New Analysis Shows 8% Increase in U.S. Domestic Violence Incidents Following Pandemic Stay-At-Home Orders

Review is First Synthesis of Rigorous Studies from U.S. and Other Nations

WASHINGTON, D.C. – A report released today by the National Commission on COVID-19 and Criminal Justice shows that domestic violence incidents in the U.S. increased by 8.1% following the imposition of lockdown orders during the 2020 pandemic.

The findings are based on a systematic review of multiple U.S. and international studies that compared changes in the number of domestic violence incidents before and after jurisdictions began imposing stay-at-home restrictions early last year. The studies draw on a wide range of data, from logs of police calls for service to domestic violence crime reports, emergency hotline registries, health records, and other administrative documents.

While describing the evidence of an increase as strong, the authors say the precise dynamics driving the trend are less clear. They believe that lockdowns and pandemic-related economic impacts likely exacerbated factors typically associated with domestic violence, such as increased unemployment, stress associated with childcare and homeschooling, and increased financial insecurity, and that the increased use of alcohol and other substances as a coping strategy also may have elevated the threat.

In addition, the authors note that by isolating parents and children in their homes, the pandemic separated potential victims from the network of friends, neighbors, teachers, and other individuals capable of reporting signs of abuse and helping those at risk escape a dangerous environment.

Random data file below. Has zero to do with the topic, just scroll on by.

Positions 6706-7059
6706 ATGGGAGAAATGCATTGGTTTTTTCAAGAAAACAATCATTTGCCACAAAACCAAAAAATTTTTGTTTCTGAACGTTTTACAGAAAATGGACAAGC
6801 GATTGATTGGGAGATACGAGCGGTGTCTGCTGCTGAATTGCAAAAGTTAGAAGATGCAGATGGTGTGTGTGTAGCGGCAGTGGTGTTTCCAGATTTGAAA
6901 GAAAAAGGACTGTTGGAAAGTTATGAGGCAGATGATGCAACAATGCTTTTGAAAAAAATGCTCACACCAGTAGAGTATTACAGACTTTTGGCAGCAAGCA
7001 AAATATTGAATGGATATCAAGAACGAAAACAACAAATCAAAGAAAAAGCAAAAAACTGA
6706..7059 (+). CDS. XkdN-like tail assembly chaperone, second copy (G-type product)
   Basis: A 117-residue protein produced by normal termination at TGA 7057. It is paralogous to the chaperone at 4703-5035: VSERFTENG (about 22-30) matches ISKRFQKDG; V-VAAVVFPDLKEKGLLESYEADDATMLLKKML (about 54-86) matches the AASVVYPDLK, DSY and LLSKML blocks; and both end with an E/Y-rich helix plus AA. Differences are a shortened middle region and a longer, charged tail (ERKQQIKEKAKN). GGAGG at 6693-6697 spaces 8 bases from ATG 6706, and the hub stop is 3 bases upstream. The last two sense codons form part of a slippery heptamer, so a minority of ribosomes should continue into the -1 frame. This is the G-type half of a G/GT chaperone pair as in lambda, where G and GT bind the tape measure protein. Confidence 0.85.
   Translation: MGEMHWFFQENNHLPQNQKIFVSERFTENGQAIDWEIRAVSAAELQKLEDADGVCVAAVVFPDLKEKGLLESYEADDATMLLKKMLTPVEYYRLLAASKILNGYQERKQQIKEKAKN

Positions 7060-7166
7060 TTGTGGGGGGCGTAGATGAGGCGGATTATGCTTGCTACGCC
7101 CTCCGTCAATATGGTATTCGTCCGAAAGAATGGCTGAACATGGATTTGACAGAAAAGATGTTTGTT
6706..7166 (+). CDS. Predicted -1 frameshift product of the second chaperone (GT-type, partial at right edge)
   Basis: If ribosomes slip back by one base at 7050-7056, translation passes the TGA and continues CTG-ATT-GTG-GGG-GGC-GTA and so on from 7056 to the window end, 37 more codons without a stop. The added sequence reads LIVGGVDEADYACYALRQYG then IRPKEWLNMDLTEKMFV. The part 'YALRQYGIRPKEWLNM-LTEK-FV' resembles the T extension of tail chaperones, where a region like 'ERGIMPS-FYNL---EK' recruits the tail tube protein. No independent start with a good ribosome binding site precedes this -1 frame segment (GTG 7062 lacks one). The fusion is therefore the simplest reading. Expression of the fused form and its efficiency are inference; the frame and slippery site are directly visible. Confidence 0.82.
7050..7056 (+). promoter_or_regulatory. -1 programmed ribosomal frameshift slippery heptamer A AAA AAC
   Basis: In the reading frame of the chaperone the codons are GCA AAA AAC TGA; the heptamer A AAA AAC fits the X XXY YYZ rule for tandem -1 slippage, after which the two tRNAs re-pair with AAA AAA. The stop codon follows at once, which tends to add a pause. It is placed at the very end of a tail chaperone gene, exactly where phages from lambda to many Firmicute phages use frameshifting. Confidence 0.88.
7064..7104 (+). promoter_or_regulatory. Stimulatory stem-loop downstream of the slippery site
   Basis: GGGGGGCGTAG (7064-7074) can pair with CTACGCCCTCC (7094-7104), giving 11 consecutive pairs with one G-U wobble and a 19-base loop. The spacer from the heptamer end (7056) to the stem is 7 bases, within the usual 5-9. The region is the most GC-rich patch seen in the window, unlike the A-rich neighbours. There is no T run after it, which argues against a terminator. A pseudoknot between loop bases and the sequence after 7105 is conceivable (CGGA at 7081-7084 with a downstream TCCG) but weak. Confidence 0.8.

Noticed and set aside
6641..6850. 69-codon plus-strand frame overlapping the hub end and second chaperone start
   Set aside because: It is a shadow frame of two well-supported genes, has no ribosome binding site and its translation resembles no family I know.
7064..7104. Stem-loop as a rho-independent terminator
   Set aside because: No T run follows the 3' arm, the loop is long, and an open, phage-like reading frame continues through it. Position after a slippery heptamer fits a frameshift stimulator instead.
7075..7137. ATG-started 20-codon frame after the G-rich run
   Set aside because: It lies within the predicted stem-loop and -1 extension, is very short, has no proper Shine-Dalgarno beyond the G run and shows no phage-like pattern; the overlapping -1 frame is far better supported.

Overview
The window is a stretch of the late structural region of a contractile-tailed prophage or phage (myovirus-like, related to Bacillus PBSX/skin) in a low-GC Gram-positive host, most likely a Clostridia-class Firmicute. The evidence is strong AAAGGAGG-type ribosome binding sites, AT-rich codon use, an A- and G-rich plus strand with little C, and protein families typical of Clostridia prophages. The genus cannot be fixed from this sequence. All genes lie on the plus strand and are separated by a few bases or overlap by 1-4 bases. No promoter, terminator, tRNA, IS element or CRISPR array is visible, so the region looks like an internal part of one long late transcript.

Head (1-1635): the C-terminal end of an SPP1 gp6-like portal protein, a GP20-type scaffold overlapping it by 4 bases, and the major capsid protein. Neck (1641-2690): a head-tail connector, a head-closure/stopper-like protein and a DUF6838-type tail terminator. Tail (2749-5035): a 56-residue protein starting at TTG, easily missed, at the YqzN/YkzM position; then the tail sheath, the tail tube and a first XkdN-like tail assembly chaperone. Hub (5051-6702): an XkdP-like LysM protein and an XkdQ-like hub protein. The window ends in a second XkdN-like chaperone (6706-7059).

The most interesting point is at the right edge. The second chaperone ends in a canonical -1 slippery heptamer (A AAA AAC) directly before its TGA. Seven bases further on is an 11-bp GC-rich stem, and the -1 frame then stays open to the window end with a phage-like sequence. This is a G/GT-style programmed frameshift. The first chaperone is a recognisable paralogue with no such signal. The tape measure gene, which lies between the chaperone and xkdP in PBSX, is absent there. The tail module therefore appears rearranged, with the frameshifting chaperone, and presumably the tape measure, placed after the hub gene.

“Our analysis confirms the initial fears we had at the outset of the pandemic,” said Alex R. Piquero, chair of the University of Miami Department of Sociology and the report’s lead author. “While further research is needed to help us better understand the web of factors underlying this rise in domestic violence, our findings demonstrate that the pandemic’s isolating impacts increased risk for potential victims.” 

“The pandemic has thrown many of the most vulnerable people in our society into especially challenging circumstances, so these findings should not surprise us,” said Thomas Abt, director of the National Commission on COVID-19 and Criminal Justice. “Policymakers and researchers should work to further understand the impacts of the pandemic and provide additional resources for domestic abuse prevention and victim services, particularly to those who are most isolated and at risk.”

The report analyzed the findings of 18 studies – 12 in the U.S. and six in other countries – that included multiple estimates of changes in the number of domestic violence incidents before and after lockdown measures were imposed. Including all of the studies, the summary of their estimates documented a 7.9% increase; for the U.S. studies alone, the spike was 8.1%.”

About the National Commission on COVID-19 and Criminal Justice

Launched in July by the Council on Criminal Justice, the Commission is co-chaired by former U.S. Attorneys General Alberto Gonzales and Loretta Lynch. Its diverse membership includes justice system leaders, elected officials, advocates, a leading researcher, a formerly incarcerated individual, and a top public health specialist. In October, the Commission released a set of interim recommendations that focused on immediate steps to control the spread of the virus. A final report in December provided a sweeping set of recommendations urging policymakers to reduce the density of the justice system and take other actions to better balance public health and public safety.

About the Council on Criminal Justice

The Council on Criminal Justice is a nonpartisan membership organization and think tank created to advance understanding of the criminal justice policy challenges facing the nation and builds consensus for solutions based on facts, evidence, and fundamental principles of justice.

As part of its array of activities, the Council conducts research and convenes independent groups of members and experts that produce reports with findings and policy recommendations on matters of concern. The findings and recommendations of the groups are their own; neither the Council’s Board of Directors nor its Board of Trustees approve or disapprove of their work. To learn more, visit

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